Contract law and contractual agreements have existed for hundreds if not thousands of years. Traditionally, a contract may need to be enforced by a third party in case participants do not live up to the agreements or have a dispute. Good lawyers, money, and subjectivity could sway the outcome of the verdict.
Smart contracts are revolutionary because they put everyone on the same playing field regardless of background and financial capabilities. Plus, they do it all themselves. What do we mean? Let’s find out.
Table of Contents
- Smart Contracts Explained
What is a Smart Contract?
Smart contracts are computer programs written in different programming languages (mainly Solidity) on a blockchain network such as Ethereum. It’s a digital agreement that self-executes when outlined terms are met. There is no need for an intermediary and the code written within the contract cannot be altered. Contract execution is fast, automatic, and convenient.
Smart contracts really live up to the “smart” in their name because they do not need to be enforced and execute the terms themselves. Not only that, but they are a reliable and neutral method to enter into a transaction with someone you have never met, providing a layer of trust.
How Smart Contracts Work?
The idea of smart contracts is not entirely new, but it was not until the conception of Bitcoin in 2009 that the concept was really explored. However, it was the Ethereum blockchain that really adopted smart contracts and made them a standard component of their blockchain technology.
Smart contracts work in a few steps:
Agreement and Creation – The two parties that intend to enter into the agreement will first discuss the terms. Once they reach an accordance, the outlined terms are translated into smart contract code and the contract is created using the appropriate programming language.
Once that’s done, the smart contract is deployed on the relevant blockchain where the transaction is taking place.
Conditions and Verification – The conditions in the contract are created by stating “if A then B”. For example, “if the payment is transferred from party A to party B, then party B will transfer ownership of the asset to party A”.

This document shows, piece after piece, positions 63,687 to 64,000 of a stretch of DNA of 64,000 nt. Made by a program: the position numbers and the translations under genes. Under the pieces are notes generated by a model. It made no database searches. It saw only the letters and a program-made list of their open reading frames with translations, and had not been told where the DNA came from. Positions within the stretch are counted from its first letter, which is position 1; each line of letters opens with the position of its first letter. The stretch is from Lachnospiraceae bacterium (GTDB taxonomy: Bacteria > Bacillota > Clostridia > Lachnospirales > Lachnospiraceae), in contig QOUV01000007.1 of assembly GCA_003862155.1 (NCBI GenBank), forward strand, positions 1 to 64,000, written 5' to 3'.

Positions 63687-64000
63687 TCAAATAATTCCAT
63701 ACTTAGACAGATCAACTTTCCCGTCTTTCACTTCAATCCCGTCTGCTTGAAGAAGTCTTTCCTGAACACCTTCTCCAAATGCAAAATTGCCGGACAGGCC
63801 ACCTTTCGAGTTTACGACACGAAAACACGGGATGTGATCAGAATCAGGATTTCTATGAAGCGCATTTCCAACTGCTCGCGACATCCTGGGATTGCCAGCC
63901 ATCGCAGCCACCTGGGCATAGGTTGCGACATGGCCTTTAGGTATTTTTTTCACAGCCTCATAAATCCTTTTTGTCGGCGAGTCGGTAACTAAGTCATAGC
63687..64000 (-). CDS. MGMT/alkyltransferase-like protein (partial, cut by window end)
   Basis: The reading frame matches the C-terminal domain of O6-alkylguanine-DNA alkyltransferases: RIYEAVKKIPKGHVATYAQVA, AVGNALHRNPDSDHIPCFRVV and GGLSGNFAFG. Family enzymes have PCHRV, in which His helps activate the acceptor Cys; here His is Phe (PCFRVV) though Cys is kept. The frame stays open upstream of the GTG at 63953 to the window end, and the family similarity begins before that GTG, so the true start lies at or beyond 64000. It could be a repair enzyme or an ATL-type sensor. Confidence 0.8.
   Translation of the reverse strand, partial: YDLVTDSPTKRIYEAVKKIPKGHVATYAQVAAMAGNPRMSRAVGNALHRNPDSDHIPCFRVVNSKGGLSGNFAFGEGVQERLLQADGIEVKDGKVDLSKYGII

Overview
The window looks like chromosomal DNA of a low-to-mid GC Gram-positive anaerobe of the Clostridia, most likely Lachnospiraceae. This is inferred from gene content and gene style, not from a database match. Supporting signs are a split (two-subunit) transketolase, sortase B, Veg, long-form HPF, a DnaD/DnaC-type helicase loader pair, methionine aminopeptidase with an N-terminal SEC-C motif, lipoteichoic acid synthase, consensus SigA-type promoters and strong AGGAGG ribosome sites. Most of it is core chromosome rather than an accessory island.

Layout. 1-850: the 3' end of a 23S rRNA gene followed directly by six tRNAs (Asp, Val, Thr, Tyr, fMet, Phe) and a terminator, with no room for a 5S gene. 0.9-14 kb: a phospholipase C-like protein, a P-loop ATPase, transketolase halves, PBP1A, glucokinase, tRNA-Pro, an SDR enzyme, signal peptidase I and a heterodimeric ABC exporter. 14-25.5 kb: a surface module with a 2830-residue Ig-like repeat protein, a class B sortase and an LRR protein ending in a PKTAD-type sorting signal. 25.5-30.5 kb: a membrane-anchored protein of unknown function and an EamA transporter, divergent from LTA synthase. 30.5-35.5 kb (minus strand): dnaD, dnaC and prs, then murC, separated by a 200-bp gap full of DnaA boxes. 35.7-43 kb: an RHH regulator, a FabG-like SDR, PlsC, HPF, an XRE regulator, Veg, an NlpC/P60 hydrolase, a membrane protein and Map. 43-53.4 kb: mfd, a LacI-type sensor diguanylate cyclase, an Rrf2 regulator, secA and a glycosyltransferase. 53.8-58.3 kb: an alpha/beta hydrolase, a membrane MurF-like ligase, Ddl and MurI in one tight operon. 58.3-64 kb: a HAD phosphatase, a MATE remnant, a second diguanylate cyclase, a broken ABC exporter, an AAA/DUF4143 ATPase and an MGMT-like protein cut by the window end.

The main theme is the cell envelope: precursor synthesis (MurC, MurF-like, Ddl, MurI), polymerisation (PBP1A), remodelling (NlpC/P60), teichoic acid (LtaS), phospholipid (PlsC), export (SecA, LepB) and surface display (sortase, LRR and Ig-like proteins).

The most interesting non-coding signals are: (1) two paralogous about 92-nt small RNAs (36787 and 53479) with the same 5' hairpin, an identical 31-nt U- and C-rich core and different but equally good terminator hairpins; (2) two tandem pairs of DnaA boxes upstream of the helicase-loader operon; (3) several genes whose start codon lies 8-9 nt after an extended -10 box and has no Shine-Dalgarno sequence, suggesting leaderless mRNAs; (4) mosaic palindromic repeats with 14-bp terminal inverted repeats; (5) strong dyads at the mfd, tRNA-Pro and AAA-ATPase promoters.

When the conditions are carried out, the blockchain will validate and verify them before executing the contract. Because of decentralization, blockchains will utilize multiple nodes to reach a consensus on the smart contract before execution.
Final Execution – Once everything is verified, the smart contract terms are carried out.
Let’s take a look at a real-world example of smart contracts in action.
We will use a simplified case of purchasing NFTs as an example. Say an NFT project wants to fundraise for a charitable cause by selling NFTs. Each NFT is set in cryptocurrency at the equivalent price of $50.
The NFT project would create smart contracts for each purchase which states that once the creators of the NFT have received the specified amount, then the ownership of the digital asset, the NFT, will be transferred to the buyer.
Smart Contract Use Cases
Other than executing transactions for digital assets, what else can smart contracts be used for?
Decentralized Finance (DeFi) – Smart contracts are prevalent in DeFi. Whether it’s for lending, borrowing, or liquidity pools, contractual agreements can be very intricate. It’s always risky when money is involved, even with a neutral third party. When the smart contract’s terms are met, the smart contract executes.
Real Estate – In terms of real estate, a smart contract could help speed up processes such as property transfers, rental agreements, and fractional ownership.
Voting Systems – Voting can happen in the crypto world quite a lot. An example that comes to mind is Decentralized Autonomous Organizations or DAOs for short. It’s a community of members that do not have a central authority.
Instead, they rely heavily on voting power among its members to determine changes and actions within the community. Smart contracts help DAOs operate through voting mechanisms encoded within, to reach decentralized governance.
Digital Identification – Smart contracts can also be used to verify a person’s identity, certifications, and permissions. On the side of the individual, they can control what information is accessible by entities. Smart contracts offer more security and privacy on this front.
Insurance Processes and Settlements – There is a lot of room for negotiation and disagreement when it comes to insurance claims. An insurance company usually takes a long time to conduct insurance processes, and that’s where smart contracts can come in and speed them up. As for settlements, a smart contract is an excellent way to reduce fraud.
Supply Chain Management – We can see more examples of smart contract implementation in the future, but another major one is supply chain management. A smart contract can be used to track goods, verify authenticity, and more with automation.
Pros and Cons of Smart Contracts
There are plenty of benefits we can see from just the use cases above, but do these self-executing contracts bear any risks?
- Efficiency and accuracy by speeding up processes and eliminating human error in execution
- They are immutable
- They bring a layer of trust and transparency to a transaction
- A smart contract is secure
- They remove the need for an intermediary (which can save on costs)
- The smart contract’s code is permanent and cannot be altered (which makes it difficult to rectify errors)
- The security and coding rely on the programmer
A smart contract is more than just a computer program, it is an essential part of decentralization. These digital contracts enforce the coded terms without hesitancy or emotion and could be the pinnacle of contract execution whether it involves digital money or global trade. We have plenty of use cases for these contracts now and foresee an even more prominent role for them in the future.
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